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High Line

June 8, 2011 | By Mary Forgione, Los Angeles Times Daily Travel & Deal blogger
In the cramped island of Manhattan , every bit of green space counts. So it's no wonder that the little mile-long High Line park has become a new urban escape for locals and a new stop for visitors. Mayor Michael Bloomberg and other New Yorkers turned out Tuesday to celebrate the opening of the second section of the park, a former elevated railway that stands 30 feet above the city's West Side, running from West 20th to West 30th streets. Photos : High Line park in New York City The new stretch offers places to sit, places to walk and places to gaze at some landmark skyscrapers, such as the Chrysler Building and theEmpire State Building, from a new perspective.
May 29, 2011 | By Christopher Hawthorne, Los Angeles Times
When it opened in 1956, the Capitol Records building was surrounded mostly by surface parking lots, making it easy to spot from the nearby — and brand-new — Hollywood Freeway. The cylindrical design for the building, by Welton Becket and a young architect in Becket's office, Louis Naidorf, played beautifully to its mobile audience and that wide-open urban landscape. The result was a 13-story tower with the confidence and allure of a major skyscraper. Hollywood has changed a great deal in the intervening years: Along with a stretch of subway and a more crowded skyline, it has acquired a freshly scrubbed civic reputation.
May 25, 2011
Behold, the man who brought you "Survivor," "The Voice" and "Are You Smarter Than a Fifth Grader?" has found religion. Executive producer Mark Burnett is bringing the docudrama "The Bible" to the History channel, the network announced Tuesday. The five-part, 10-hour series is planned for 2013 and will cover the Good Book from Genesis to Revelation, using CGI to re-create famous stories, including Noah's ark and the Resurrection of Jesus. The cable channel also said that Kevin Costner will star in "The Hatfields and McCoys," a miniseries for next year about the feuding families from the late 19th century American South.
April 4, 2011 | By Christopher Hawthorne, Los Angeles Times Architecture Critic
Los Angeles architect Neil Denari's new residential tower on the West Side of Manhattan is a standout building in ways that begin with — but aren't limited to — its gymnastic form. Known as HL23, for its site where 23rd Street meets the High Line elevated park, the 14-story tower is among the most ambitious of the many buildings spawned by the opening of the wildly popular park in 2009. And in a reversal of the architectural setbacks for which New York has long been famous, HL23 doesn't get narrower as it goes up; it rises from a small footprint in the shadow of the High Line and grows opportunistically wider, so that portions of its upper half lean out over the park itself.
February 17, 2011 | By Rich Connell, Los Angeles Times
California bullet train supporters began angling Wednesday for a sizeable share of $2.4 billion in federal high-speed rail funding that Florida Gov. Rick Scott rejected. Scott, a Republican, told reporters he didn't believe projections for a proposed high-speed train between Orlando and Tampa and feared Florida taxpayers would end up having to subsidize the service. The Obama administration, which has made high-speed rail development a signature initiative, said after Scott's announcement that it will consider redistributing the stimulus funds to states that are proceeding with new, high-tech rail systems.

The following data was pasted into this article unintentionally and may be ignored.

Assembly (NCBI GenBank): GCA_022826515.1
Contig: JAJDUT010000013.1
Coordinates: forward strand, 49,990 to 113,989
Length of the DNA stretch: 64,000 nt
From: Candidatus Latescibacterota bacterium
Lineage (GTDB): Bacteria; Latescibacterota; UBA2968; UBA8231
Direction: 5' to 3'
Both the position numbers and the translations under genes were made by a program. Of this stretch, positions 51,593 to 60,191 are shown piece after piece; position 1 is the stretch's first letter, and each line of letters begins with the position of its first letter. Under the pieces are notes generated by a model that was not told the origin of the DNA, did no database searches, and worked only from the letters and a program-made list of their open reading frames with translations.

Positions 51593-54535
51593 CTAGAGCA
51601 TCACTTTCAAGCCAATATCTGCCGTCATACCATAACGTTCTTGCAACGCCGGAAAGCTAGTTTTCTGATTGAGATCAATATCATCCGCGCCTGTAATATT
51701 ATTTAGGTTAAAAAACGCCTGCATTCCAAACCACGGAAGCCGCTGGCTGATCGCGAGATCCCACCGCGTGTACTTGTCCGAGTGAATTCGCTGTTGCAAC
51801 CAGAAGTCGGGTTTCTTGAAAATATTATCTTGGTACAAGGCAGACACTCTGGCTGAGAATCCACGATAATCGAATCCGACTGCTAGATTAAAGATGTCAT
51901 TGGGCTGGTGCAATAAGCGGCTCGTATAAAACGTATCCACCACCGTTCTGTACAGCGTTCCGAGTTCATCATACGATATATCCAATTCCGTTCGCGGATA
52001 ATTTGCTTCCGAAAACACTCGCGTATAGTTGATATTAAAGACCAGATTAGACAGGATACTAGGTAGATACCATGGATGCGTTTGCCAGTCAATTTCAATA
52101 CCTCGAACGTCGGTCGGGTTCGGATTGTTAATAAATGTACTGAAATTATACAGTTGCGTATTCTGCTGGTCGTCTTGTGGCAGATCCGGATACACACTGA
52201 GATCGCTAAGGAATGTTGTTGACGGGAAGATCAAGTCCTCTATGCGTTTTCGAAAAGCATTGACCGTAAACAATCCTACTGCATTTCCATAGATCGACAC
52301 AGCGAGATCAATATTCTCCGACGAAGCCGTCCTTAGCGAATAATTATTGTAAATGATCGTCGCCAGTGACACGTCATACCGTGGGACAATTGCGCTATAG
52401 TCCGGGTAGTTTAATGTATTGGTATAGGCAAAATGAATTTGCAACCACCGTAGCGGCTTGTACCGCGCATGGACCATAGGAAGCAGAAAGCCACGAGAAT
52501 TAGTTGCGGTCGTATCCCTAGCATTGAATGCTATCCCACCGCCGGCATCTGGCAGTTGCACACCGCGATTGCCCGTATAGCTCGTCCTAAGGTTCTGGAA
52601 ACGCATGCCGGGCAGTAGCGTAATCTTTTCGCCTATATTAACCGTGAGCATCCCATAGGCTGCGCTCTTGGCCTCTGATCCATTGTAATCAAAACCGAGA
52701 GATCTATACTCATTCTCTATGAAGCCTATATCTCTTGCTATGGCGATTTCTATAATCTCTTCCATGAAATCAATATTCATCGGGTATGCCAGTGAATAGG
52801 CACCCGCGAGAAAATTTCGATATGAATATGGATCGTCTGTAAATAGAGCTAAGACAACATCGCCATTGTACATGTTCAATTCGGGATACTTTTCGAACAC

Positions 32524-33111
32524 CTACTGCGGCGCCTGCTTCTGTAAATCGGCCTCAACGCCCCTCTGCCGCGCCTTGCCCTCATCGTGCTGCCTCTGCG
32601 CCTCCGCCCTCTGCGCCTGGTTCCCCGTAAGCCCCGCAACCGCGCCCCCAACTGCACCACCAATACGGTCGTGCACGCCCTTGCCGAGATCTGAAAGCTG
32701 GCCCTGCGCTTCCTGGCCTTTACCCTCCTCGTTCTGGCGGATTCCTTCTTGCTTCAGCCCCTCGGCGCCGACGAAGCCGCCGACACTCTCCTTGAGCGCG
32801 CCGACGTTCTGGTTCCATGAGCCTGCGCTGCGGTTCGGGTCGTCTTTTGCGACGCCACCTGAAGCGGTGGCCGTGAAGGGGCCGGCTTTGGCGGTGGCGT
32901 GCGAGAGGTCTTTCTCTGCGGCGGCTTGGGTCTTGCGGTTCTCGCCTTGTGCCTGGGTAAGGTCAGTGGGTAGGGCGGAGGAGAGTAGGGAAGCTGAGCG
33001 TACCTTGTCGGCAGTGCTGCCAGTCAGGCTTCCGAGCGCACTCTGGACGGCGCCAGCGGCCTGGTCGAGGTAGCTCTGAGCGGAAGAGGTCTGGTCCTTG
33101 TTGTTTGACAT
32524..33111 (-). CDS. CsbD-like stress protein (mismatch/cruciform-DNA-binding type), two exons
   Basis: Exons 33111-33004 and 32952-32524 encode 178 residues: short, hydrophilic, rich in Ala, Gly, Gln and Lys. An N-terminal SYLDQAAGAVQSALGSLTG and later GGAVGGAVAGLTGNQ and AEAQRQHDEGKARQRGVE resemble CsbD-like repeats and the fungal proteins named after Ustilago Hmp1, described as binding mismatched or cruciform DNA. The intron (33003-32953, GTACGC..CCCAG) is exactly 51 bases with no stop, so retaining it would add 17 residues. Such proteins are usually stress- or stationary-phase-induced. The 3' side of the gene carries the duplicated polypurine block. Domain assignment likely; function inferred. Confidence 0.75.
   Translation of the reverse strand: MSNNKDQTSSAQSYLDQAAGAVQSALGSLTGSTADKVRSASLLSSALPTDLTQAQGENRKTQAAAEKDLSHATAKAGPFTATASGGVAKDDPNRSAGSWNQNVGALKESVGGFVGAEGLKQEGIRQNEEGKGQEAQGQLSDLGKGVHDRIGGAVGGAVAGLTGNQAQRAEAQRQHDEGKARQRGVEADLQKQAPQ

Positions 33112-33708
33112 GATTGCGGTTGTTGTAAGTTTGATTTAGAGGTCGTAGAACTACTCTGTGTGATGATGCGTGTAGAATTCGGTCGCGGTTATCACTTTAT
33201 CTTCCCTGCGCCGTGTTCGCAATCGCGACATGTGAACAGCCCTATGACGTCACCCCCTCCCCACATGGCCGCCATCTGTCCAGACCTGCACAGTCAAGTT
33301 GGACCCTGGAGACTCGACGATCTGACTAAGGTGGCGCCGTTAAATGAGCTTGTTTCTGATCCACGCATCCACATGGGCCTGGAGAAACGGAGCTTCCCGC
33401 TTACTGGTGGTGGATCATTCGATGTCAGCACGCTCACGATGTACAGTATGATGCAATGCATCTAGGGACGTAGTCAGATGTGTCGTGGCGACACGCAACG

December 21, 2010 | By Jim Puzzanghera, Los Angeles Times
After years of debate, the Federal Communications Commission adopted the first-ever regulations to forbid owners of high-speed lines and airwaves from favoring their services over competitors. The rules are aimed at preserving open access to the Internet and allowing consumers the continued, unfettered use of such online services as Netflix and Hulu video and Skype and Vonage phone. The FCC's action, in a 3-2 vote Tuesday along party lines, comes as consumers are increasingly using broadband Internet connections for both wired and wireless devices to watch TV shows, movies and video snippets ?
December 5, 2010 | By Susan Spano, Special to the Los Angeles Times
Staying at a plush new hotel is possibly the last thing most Americans are thinking about this holiday season. Dreaming about, maybe, because who can afford it? So here's a morsel of consolation: Although the economy in much of the country continues to stagger, an unprecedented 34 hotels have opened this year in New York, and 28 more are under construction. Occupying new buildings, joining a host of ever-permutating chains and pioneering neighborhoods across the five boroughs, the roster of just-launched properties offers visitors a wide selection in price and style.
December 20, 2009
The importance of a great standalone building should never be underestimated. But in Los Angeles, as in other still-developing or densifying cities, other kinds of design excellence are arguably more meaningful to the life and future of the metropolis. This list, then, includes a handful of terrific buildings, yes, but also an elevated park, a couple of books, a movie, a transit line, a new pedestrian zone and a pair of museum installations by emerging architects. "Small Case Study House," a January installation at REDCAT.
June 5, 2008 | Eric Bailey, Times Staff Writer
At a time of skyrocketing gas costs, soaring airline fares and global-warming fears, the timing would seem perfect for a statewide vote on a 200-mph bullet train. But five months before voters decide whether to approve bonds for the high-speed rail line from Los Angeles to San Francisco, the $30-billion project has hit a new obstacle. An old-guard railroad is declining to share its right-of-way.
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